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Clyde E. Palmer

Arkansas Newspaper Publisher

By Lawrence J. Bracken

Clyde E. Palmer

240 pp., 6 x 9, 34 images, notes, index

  • Paperback ISBN: 978-1-4696-6597-9
    Published: June 2021

Paperback Available June 2021, but pre-order your copy today!

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Distributed for the University of North Carolina at Chapel Hill Hussman School of Journalism and Media

Clyde E. Palmer: Arkansas Newspaper Publisher began as a thesis by Lawrence J. Bracken, a student at the University of Arkansas at Little Rock. Bracken’s extensive research over several years traces the career and impact of Palmer, a force in American journalism for nearly 50 years until his death in 1957.

Palmer, an enterprising Arkansas newspaper publisher, engineered a conglomerate of media properties that was uncommon in his era. He was a successful businessperson and became a pioneer of technological developments in newspaper publishing.

He established a lasting influence through the many future editors and publishers that worked for him before their careers took them to leadership positions at newspapers across the nation.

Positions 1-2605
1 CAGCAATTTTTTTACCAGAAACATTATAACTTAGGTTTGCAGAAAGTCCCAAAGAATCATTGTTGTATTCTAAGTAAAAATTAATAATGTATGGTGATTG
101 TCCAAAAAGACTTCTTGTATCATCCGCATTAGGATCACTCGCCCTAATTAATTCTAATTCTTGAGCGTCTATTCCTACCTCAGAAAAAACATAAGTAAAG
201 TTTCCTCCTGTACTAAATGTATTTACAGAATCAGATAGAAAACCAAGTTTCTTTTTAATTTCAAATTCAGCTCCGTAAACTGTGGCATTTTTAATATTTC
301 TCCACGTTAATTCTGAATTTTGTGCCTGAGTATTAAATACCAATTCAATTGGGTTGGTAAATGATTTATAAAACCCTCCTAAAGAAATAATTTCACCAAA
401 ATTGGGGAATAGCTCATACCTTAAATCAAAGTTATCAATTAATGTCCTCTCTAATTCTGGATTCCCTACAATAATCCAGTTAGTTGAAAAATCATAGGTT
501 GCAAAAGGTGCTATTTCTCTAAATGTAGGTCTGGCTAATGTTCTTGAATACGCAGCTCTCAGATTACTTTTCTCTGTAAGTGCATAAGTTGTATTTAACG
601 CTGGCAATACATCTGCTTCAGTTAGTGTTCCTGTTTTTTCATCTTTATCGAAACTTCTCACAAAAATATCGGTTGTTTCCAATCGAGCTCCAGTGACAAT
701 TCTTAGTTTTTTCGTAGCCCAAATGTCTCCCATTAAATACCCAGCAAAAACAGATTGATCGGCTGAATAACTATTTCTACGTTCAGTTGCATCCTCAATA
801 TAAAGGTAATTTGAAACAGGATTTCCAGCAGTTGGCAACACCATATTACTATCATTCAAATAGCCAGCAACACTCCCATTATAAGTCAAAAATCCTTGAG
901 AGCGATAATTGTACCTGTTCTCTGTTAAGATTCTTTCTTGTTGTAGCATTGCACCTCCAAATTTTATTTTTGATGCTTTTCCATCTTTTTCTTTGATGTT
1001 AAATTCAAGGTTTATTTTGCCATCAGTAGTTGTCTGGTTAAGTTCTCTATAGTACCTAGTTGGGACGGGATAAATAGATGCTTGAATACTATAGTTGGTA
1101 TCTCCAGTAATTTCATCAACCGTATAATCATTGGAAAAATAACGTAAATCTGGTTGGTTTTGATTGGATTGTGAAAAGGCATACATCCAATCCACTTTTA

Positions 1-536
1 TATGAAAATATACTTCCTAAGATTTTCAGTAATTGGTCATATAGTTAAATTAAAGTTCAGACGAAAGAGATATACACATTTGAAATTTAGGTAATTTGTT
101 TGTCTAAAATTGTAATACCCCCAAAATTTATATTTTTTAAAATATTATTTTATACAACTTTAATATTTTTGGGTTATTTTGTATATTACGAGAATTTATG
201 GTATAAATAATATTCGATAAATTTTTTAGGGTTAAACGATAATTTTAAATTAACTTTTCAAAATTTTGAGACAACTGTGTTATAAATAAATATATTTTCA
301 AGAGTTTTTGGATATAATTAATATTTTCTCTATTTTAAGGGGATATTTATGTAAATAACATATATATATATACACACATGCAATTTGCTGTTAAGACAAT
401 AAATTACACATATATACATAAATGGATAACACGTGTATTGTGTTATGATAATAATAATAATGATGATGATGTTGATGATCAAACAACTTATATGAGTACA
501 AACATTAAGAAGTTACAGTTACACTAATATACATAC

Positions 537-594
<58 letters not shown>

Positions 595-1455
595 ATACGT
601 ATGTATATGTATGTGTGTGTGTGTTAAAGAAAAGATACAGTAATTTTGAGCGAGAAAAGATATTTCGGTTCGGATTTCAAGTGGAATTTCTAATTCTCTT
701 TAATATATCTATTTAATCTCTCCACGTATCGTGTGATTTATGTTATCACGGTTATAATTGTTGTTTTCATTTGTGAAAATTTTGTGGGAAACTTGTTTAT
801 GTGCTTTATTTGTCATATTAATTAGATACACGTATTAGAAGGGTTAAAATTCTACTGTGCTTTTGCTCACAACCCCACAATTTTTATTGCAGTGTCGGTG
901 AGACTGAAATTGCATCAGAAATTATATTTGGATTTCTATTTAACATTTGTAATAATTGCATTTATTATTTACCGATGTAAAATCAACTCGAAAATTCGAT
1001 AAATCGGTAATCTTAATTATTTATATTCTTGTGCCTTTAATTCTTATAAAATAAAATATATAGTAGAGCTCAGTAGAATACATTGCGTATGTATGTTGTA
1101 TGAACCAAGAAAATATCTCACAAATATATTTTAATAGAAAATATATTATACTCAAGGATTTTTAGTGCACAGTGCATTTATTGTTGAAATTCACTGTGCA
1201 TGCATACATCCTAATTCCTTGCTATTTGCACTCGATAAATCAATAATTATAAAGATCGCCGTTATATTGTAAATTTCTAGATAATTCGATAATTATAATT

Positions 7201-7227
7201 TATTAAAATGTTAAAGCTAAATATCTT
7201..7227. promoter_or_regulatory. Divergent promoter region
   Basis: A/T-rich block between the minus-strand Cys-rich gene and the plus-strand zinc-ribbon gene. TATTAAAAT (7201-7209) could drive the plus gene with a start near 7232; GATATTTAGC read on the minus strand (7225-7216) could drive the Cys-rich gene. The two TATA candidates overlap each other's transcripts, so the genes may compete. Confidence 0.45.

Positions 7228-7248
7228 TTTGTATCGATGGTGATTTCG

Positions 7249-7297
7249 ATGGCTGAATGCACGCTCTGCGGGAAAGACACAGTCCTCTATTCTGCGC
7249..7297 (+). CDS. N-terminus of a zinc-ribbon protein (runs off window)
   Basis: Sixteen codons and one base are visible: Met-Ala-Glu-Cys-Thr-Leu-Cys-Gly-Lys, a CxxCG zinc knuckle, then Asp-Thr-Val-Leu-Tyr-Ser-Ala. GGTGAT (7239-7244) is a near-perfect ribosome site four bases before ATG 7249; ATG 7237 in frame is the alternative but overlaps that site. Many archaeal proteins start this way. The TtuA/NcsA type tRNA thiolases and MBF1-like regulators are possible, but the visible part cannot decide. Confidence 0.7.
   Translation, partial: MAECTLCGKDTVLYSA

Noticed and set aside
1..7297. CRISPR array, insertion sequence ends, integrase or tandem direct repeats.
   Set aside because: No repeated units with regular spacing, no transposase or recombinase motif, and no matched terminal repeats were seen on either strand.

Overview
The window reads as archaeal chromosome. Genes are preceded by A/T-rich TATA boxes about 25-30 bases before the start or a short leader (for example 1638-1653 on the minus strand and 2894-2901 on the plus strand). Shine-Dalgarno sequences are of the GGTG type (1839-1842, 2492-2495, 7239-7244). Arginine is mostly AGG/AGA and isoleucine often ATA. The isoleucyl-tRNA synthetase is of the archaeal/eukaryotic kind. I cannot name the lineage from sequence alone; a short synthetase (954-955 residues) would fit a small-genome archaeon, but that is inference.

Perhaps his most enduring legacy is as the patriarch of the four successive family generations of publishers to lead with a powerful commitment to journalism in the public interest supported by sustainable profits from the business of journalism.

Palmer’s daughter Betty obtained a degree in journalism at the University of Missouri, where she met Walter Hussman, who devoted his career to the company in both newspaper publishing and moving it into television broadcasting and cable television. The company WEHCO Media Inc. carries the mantle of Palmer’s legacy today under the leadership of Palmer’s grandson, Walter Hussman Jr. Hussman’s daughter, Eliza Hussman Gaines, leads the company’s flagship newspaper as managing editor of the Arkansas Democrat-Gazette.

In an era when newspapers are challenged by digital economics, understanding the roots of the business and the importance of journalism to civic society is perhaps more important than ever. Palmer’s story is one of America’s early newspaper success stories, which has carried forward for over a century.